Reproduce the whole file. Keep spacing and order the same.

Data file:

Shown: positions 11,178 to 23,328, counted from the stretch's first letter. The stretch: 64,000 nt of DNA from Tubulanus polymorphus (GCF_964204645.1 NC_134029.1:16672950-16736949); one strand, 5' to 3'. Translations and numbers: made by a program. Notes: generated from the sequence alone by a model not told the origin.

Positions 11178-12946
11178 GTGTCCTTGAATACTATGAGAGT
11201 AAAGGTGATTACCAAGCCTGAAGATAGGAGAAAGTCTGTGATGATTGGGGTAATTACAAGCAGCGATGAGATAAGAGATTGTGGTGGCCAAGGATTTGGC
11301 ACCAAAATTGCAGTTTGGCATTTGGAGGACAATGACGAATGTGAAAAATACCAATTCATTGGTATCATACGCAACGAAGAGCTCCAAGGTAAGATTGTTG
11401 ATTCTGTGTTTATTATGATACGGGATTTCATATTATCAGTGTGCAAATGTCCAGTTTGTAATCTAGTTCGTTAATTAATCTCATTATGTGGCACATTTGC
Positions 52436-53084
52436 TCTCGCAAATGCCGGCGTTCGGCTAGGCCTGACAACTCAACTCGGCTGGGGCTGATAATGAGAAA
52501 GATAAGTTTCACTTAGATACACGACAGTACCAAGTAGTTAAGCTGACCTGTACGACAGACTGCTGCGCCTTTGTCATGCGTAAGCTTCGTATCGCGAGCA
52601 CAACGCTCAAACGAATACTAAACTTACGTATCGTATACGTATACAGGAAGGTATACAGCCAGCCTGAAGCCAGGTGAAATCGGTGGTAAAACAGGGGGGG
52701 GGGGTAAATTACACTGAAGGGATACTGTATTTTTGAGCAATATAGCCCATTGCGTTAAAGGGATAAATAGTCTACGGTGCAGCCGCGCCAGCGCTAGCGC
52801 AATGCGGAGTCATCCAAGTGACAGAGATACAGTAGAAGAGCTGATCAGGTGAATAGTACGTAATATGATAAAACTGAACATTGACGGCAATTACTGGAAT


Shown: positions 11,178 to 23,328, counted from the stretch's first letter. The stretch: 64,000 nt of DNA from Tubulanus polymorphus (GCF_964204645.1 NC_134029.1:16672950-16736949); one strand, 5' to 3'. Translations and numbers: made by a program. Notes: generated from the sequence alone by a model not told the origin.

Positions 11178-12946
11178 GTGTCCTTGAATACTATGAGAGT
11201 AAAGGTGATTACCAAGCCTGAAGATAGGAGAAAGTCTGTGATGATTGGGGTAATTACAAGCAGCGATGAGATAAGAGATTGTGGTGGCCAAGGATTTGGC
11301 ACCAAAATTGCAGTTTGGCATTTGGAGGACAATGACGAATGTGAAAAATACCAATTCATTGGTATCATACGCAACGAAGAGCTCCAAGGTAAGATTGTTG
11401 ATTCTGTGTTTATTATGATACGGGATTTCATATTATCAGTGTGCAAATGTCCAGTTTGTAATCTAGTTCGTTAATTAATCTCATTATGTGGCACATTTGC
Positions 52436-53084
52436 TCTCGCAAATGCCGGCGTTCGGCTAGGCCTGACAACTCAACTCGGCTGGGGCTGATAATGAGAAA
52501 GATAAGTTTCACTTAGATACACGACAGTACCAAGTAGTTAAGCTGACCTGTACGACAGACTGCTGCGCCTTTGTCATGCGTAAGCTTCGTATCGCGAGCA
52601 CAACGCTCAAACGAATACTAAACTTACGTATCGTATACGTATACAGGAAGGTATACAGCCAGCCTGAAGCCAGGTGAAATCGGTGGTAAAACAGGGGGGG
52701 GGGGTAAATTACACTGAAGGGATACTGTATTTTTGAGCAATATAGCCCATTGCGTTAAAGGGATAAATAGTCTACGGTGCAGCCGCGCCAGCGCTAGCGC
52801 AATGCGGAGTCATCCAAGTGACAGAGATACAGTAGAAGAGCTGATCAGGTGAATAGTACGTAATATGATAAAACTGAACATTGACGGCAATTACTGGAAT